Brazilian cleaner in love triangle with judges is accused of video blackmail. "A Brazilian cleaner who became involved in a love triangle with two judges blackmailed one of them after stealing home videos of him having sex with two women, a jury heard yesterday. She also tried to extort thousands of pounds from the other judge, a woman, by threatening to tell Lord Falconer of Thoroton, the Lord Chancellor, that she had worked at her home illegally for nearly five years, it was claimed. David Markham, for the prosecution, told the Old Bailey that the 37-year-old defendant had threatened to expose the complex private lives of the judges, who had once lived together as lovers. She tried to get £20,000 from the female judge and a rent-free home from the male judge after having a sexual relationship with him, it was claimed. At the start of the trial Judge Peter Beaumont, the Recorder of London, imposed an order banning the identification of both the judges and the defendant; the female judge was named only as J and the man was called I...." More (The Times 09.20.2006). Comment. The British papers love reporting the juicy details of a case like this in the Old Bailey and the British public loves to read such stories (as we do). Read the full story (linked to above) and subsequent reports (available by searching Google News) for those details.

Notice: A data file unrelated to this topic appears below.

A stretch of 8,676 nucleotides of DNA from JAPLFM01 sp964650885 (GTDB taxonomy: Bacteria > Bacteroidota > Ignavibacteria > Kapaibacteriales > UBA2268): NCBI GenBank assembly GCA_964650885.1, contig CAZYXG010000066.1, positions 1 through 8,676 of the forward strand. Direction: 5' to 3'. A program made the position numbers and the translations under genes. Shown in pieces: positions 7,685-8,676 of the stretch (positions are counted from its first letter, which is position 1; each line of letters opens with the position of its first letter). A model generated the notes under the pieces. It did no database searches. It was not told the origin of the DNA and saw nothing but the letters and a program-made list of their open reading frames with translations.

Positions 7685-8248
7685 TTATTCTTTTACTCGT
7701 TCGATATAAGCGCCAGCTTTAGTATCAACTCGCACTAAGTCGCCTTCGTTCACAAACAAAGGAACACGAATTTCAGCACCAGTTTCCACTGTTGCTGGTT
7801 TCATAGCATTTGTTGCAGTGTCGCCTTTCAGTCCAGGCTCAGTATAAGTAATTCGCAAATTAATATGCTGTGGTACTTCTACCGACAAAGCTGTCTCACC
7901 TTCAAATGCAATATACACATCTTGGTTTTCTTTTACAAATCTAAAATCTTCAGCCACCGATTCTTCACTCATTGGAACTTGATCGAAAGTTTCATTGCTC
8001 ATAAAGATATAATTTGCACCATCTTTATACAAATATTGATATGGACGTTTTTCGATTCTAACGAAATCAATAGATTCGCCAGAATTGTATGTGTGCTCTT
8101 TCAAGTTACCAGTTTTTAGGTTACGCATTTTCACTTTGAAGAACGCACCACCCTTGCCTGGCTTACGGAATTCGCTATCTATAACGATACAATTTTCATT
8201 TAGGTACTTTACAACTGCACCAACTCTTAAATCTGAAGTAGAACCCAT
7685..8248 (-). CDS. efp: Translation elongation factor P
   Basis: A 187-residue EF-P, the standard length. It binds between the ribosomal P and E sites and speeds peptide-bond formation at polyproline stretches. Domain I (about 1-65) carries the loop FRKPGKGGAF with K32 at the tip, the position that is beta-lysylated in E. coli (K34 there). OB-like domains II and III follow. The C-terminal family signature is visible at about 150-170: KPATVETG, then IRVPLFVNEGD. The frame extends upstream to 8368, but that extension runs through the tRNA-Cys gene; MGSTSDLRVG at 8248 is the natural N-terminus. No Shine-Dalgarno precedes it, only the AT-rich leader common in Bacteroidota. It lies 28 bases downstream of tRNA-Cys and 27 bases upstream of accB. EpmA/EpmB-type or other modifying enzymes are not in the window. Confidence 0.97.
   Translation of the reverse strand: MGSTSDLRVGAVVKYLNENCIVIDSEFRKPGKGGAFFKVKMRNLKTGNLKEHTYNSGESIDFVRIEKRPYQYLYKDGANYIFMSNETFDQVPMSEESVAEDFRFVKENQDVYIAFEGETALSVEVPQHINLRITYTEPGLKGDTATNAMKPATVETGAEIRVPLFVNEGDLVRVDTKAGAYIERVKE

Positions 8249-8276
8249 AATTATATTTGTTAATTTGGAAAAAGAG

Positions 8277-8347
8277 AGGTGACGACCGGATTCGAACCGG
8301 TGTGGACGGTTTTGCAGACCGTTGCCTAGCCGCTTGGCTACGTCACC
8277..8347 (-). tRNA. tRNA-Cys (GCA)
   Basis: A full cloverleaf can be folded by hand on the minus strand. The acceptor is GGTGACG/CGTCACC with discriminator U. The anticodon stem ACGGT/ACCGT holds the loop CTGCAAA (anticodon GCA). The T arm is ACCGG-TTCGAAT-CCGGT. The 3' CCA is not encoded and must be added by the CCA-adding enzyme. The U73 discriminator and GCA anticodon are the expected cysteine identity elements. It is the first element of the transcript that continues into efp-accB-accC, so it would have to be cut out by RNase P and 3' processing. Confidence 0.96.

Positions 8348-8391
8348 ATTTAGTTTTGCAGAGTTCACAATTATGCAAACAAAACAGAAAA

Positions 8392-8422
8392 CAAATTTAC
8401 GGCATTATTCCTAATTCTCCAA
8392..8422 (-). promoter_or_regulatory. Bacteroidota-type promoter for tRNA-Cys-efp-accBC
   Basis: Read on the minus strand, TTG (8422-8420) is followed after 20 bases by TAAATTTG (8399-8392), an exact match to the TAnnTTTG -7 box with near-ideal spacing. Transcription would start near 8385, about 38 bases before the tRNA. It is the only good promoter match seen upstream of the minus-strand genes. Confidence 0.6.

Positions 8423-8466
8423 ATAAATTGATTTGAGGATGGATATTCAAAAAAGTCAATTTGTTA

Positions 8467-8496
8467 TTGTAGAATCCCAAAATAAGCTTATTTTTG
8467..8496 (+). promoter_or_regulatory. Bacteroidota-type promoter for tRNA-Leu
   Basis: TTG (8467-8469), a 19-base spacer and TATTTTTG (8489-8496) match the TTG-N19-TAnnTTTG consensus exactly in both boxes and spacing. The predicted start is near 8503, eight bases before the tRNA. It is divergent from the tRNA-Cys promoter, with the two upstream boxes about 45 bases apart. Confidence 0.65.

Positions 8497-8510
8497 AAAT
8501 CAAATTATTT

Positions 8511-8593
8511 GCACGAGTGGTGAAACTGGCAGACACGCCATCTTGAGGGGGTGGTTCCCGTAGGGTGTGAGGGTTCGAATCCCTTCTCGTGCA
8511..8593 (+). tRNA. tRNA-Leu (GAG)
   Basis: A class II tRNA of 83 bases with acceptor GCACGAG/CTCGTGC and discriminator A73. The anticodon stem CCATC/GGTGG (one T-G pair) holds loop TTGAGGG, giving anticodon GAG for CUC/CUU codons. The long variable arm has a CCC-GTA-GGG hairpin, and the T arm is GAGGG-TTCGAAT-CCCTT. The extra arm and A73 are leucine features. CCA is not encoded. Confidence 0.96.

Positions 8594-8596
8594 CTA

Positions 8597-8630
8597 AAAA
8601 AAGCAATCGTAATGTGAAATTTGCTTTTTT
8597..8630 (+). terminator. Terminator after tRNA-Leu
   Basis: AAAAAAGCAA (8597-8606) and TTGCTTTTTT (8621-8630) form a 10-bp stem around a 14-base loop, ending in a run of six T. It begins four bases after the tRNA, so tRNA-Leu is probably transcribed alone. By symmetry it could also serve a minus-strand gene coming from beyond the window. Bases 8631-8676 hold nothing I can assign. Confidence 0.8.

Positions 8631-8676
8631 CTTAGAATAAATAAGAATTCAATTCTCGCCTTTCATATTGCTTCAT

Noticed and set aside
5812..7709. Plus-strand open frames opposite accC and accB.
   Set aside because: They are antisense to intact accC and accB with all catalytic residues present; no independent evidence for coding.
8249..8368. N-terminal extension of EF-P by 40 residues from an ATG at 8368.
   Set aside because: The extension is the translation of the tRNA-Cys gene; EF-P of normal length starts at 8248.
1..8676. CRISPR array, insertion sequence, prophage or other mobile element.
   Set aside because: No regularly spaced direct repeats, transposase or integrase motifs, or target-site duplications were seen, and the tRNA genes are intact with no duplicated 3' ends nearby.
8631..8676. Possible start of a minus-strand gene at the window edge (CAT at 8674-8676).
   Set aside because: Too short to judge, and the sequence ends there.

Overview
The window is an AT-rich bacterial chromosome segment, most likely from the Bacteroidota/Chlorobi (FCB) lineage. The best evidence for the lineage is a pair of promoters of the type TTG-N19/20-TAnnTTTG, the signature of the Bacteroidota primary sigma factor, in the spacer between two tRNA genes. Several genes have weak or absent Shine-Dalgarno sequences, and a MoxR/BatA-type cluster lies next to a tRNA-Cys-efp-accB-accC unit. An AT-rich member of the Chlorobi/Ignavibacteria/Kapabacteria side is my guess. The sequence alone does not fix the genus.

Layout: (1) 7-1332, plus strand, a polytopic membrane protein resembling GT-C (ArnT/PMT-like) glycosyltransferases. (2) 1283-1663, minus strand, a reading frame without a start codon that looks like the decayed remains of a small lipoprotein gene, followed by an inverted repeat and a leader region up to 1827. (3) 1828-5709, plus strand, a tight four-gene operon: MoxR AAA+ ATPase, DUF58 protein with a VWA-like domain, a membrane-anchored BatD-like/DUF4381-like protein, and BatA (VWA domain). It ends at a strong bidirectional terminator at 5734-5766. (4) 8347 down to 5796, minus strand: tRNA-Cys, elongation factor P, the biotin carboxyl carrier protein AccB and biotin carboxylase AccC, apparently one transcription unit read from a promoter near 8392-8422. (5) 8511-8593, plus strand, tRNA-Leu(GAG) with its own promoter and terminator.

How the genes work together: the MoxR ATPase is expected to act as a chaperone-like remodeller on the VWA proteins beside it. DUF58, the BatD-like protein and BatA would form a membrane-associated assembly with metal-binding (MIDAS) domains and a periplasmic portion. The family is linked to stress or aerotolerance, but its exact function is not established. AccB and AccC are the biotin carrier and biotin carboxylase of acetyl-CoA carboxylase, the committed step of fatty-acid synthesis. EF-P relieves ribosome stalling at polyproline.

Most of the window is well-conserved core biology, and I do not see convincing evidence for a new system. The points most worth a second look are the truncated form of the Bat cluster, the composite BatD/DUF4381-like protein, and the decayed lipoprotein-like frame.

Scotch guidelines to be posted? "Sentencing guidelines for Scotland's sheriffs and judges should be drawn up to tackle inconsistencies in punishments, an independent report produced for the Scottish Executive has recommended. The Sentencing Commission yesterday called for ministers to establish a new body which would create draft guidelines, outlining suitable sentence parameters for crimes like assault, theft and possession of drugs...." More (The Scotsman 09.20.2006). Comment. It seems judges are as susceptible as other people to fashion and fad -- whether the fad be a) sentencing guidelines, b) mandatory continuing education for lawyers and judges, c) mandatory attendance by lawyers and judges at didactic seminars on the subject of diversity, d) mandatory contribution by lawyers to programs providing emotional and psychological support to lawyers suffering from alcohol or drug dependence or depression, e) the adoption of judicial "mission statements" (a fad that apparently began in the business world with companies like Enron, which had a very fine mission statement, indeed), f) the holding of court sessions in the public schools, g) expensive "retreats" at corporate conference centers, h) the establishment of specialized courts such as drug courts -- the list goes on. Thomas Wolfe. the great American novelist (1900-1938), who wrote Look Homeward, Angel and You Can't Go Home Again, wrote, perceptively, "She who is whored by fashion will be whored by time." There are some students of the judiciary who believe that the courts are in danger of, well, not being "whored" by fashion but let's say of being too concerned with being fashionable or "new" or "cutting edge," of forgetting why we have courts and judges. In a tribute to Edwin Arlington Robinson after his death, Robert Frost wrote: "It may come to the notice of posterity...that this, our age, ran wild in the quest of new ways to be new....Robinson stayed content with the old-fashioned way to be new." Our judges could do worse than "stay content with the old-fashioned way to be new." I hear a judge say, "What are you talking about?" I reply, "That you have to ask suggests the scope of the problem." Sometimes I think ordinary people have a better understanding of the proper role of judge than most judges do.... As for sentencing guidelines, we adopted them in Minnesota in the 1980's. Based on an intimate familiarity with them, I ultimately became disappointed with them. In my opinion, the old system of broad judicial discretion and indeterminate no-minimum-term sentences, with probation determined by a professional parole board, was a more humane and more effective system. For more on my views on sentencing, see, comments and links at Imprisoned judge rethinks crime & punishment. I've basically been a "bleeding heart" opponent of harsh sentencing laws all my life and I've never been ashamed of holding these views, although I've not always been free to express them. Here's a link to a campaign position paper on Crime and Punishment I posted on my campaign website in my 2004 anti-Iraq-war campaign against entrenched incumbent Republican Congressman Jim Ramstad.